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Monday, 8 August 2011


An amphitheater is a freestanding building of round or, more often, oval shape with a central area, the arena, and seats placed concentrically around it. They were built by the Romans to house gladiatorial games, contests of beasts with one another, and combat between men and beasts.

The word amphitheater word is Greek, meaning "theater with seats on all sides."

The oldest surviving amphitheater is located in the ancient Roman city of Pompeii

The oldest permanent amphitheater of which remains exist is one from about 80 BC located in the ancient Roman city of Pompeii. It is built of stone 445 by 341 feet (136 by 104 meters) with the arena sunk below the natural level of the surrounding ground. The amphitheater seated about 20,000 people.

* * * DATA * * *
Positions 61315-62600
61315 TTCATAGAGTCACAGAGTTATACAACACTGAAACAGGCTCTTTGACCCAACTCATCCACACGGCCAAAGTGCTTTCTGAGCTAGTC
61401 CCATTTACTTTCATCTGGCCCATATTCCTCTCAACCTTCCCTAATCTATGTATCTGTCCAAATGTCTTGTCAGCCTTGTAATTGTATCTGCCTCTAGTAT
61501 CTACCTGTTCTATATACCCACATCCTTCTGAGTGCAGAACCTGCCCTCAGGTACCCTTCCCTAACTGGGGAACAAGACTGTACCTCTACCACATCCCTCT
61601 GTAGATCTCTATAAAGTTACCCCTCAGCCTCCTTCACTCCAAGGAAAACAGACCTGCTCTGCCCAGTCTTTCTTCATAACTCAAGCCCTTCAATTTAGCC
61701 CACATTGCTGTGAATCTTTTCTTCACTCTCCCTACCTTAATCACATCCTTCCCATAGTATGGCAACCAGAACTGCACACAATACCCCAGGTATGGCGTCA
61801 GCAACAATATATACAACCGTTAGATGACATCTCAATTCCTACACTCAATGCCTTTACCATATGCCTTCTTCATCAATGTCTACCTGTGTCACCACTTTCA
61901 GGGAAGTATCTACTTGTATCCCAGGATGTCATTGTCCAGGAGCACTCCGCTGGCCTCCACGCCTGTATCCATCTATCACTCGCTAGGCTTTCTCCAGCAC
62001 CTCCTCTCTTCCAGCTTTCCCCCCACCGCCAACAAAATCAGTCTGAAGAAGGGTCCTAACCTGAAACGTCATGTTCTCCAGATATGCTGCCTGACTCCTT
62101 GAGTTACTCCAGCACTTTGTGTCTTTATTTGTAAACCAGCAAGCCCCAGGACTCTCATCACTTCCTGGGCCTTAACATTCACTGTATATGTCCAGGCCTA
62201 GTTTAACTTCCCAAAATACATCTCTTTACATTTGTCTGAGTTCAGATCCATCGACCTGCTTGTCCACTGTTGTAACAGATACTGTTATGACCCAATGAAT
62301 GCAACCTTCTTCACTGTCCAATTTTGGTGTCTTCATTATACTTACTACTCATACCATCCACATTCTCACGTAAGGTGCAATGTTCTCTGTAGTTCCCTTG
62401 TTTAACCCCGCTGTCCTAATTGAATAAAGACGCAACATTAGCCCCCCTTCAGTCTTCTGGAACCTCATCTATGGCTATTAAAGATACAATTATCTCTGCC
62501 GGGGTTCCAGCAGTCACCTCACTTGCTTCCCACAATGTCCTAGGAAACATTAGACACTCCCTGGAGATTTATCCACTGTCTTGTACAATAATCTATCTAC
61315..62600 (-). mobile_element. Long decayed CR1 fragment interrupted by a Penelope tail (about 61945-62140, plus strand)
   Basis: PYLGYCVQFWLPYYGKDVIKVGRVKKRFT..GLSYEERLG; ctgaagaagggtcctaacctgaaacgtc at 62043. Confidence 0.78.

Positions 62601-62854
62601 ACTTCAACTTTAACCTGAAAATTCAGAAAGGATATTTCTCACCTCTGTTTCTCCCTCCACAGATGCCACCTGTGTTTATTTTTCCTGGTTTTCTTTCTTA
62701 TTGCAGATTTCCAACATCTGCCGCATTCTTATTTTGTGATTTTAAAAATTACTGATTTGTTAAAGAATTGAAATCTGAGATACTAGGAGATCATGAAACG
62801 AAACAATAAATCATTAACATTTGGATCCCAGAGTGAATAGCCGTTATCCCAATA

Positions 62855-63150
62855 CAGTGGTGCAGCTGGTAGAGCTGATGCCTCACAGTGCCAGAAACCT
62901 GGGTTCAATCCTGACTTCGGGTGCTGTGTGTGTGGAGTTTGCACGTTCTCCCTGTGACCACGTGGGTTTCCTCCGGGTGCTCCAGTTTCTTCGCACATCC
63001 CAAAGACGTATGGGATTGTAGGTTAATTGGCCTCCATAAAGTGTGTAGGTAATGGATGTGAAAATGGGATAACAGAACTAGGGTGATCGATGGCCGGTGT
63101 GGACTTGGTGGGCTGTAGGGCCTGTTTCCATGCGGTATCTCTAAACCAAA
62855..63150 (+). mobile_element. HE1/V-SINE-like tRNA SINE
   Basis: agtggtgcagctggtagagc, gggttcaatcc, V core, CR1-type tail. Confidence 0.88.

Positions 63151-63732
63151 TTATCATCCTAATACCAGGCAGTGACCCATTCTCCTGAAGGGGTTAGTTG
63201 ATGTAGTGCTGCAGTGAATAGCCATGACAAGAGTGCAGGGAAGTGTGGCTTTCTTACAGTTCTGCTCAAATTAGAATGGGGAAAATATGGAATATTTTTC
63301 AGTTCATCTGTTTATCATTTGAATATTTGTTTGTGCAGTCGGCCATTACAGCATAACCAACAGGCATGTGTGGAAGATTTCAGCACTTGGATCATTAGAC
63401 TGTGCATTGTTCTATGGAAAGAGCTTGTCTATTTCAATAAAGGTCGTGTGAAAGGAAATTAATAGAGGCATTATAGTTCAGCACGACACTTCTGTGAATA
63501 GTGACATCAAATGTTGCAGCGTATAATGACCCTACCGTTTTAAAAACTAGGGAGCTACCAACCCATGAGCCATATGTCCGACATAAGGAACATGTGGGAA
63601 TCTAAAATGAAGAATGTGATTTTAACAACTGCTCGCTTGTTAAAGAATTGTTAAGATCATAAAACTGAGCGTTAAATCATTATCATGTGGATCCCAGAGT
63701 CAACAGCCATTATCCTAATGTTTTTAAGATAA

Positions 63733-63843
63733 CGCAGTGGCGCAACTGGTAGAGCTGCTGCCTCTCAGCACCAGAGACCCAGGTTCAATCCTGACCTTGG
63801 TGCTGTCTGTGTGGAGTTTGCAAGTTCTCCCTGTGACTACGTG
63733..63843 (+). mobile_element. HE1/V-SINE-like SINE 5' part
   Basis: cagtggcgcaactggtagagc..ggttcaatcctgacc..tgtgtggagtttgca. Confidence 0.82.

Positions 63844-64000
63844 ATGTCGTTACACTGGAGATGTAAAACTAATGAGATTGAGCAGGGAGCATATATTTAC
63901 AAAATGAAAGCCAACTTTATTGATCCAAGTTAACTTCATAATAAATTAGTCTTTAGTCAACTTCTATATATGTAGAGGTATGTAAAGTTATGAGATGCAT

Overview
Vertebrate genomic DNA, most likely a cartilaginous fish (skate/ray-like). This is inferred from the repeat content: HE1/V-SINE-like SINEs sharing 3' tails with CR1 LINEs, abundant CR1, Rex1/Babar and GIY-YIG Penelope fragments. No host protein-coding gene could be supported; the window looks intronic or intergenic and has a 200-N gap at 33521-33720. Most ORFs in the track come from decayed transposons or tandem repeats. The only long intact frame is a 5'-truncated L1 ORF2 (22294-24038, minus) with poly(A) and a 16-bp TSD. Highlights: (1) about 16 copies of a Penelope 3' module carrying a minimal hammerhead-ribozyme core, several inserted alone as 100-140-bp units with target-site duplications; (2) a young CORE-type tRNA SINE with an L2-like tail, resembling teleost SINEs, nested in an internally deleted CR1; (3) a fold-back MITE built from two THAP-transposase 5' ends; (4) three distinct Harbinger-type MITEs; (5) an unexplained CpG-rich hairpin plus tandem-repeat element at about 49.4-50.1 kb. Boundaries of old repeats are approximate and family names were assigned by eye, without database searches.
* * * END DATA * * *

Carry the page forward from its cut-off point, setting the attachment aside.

The best known ampitheater is The Colosseum in Rome, completed in 80 AD, which held 50,000 spectators.

Source Compton's Interactive Encyclopedia © 1998 The Learning Company, Inc.

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